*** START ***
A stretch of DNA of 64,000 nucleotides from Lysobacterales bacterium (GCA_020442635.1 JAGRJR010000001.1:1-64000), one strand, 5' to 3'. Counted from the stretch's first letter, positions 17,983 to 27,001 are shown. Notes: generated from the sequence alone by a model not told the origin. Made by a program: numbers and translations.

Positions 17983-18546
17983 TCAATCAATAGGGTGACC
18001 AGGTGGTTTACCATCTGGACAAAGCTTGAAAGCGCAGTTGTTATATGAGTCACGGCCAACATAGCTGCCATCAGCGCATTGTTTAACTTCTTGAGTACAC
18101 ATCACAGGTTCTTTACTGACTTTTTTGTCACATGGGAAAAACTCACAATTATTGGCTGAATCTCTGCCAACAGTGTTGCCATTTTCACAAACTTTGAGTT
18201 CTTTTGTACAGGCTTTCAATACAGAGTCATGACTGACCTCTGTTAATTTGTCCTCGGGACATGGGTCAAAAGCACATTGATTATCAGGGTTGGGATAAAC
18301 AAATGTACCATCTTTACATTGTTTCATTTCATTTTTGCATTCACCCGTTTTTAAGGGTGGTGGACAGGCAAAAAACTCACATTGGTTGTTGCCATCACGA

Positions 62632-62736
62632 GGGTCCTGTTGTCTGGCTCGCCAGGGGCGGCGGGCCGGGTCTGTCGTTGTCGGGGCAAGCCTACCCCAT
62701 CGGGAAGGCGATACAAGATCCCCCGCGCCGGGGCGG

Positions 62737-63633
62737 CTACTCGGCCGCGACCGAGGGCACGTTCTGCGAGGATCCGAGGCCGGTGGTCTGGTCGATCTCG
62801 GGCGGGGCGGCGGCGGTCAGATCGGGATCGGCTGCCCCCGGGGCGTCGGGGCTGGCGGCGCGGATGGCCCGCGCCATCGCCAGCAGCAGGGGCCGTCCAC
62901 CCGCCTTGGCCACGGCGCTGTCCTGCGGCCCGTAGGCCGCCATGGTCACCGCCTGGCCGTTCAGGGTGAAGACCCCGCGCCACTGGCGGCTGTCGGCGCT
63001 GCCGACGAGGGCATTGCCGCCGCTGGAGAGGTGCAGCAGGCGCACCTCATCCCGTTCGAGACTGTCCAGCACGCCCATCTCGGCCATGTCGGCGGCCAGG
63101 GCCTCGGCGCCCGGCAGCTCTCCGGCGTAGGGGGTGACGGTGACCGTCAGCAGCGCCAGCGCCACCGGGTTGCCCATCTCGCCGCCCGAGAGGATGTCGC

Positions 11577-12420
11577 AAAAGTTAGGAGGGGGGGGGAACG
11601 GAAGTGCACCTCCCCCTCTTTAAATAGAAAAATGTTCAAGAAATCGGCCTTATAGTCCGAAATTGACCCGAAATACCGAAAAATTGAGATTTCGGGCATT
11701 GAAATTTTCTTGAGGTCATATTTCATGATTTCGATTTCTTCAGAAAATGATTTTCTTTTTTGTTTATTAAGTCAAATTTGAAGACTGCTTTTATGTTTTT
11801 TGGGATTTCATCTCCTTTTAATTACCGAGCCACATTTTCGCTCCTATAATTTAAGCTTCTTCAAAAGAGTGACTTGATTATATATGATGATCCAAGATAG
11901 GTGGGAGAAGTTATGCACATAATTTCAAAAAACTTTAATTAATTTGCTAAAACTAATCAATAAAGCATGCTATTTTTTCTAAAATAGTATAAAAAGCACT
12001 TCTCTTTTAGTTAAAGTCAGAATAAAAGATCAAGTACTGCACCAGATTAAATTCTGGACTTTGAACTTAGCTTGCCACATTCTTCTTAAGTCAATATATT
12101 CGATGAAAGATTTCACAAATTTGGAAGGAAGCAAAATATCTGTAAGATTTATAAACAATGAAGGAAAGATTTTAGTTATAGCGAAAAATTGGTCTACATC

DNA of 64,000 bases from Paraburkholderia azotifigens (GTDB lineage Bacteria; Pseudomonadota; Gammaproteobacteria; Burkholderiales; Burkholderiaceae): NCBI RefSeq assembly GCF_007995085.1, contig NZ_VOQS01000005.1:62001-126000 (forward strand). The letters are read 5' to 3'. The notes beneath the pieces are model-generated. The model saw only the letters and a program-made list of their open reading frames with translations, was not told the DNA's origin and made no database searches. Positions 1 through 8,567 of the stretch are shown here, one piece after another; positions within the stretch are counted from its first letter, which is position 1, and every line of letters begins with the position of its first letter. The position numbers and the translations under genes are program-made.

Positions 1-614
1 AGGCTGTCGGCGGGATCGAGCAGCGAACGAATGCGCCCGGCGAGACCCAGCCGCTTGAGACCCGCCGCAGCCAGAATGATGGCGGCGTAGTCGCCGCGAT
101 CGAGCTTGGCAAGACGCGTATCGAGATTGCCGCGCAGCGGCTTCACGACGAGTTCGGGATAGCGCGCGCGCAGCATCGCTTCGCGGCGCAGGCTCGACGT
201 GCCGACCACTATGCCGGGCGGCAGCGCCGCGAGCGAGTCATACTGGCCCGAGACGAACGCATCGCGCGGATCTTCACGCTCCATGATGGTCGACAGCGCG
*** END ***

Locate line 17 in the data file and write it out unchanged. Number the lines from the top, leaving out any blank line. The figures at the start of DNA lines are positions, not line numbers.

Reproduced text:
Positions 11577-12420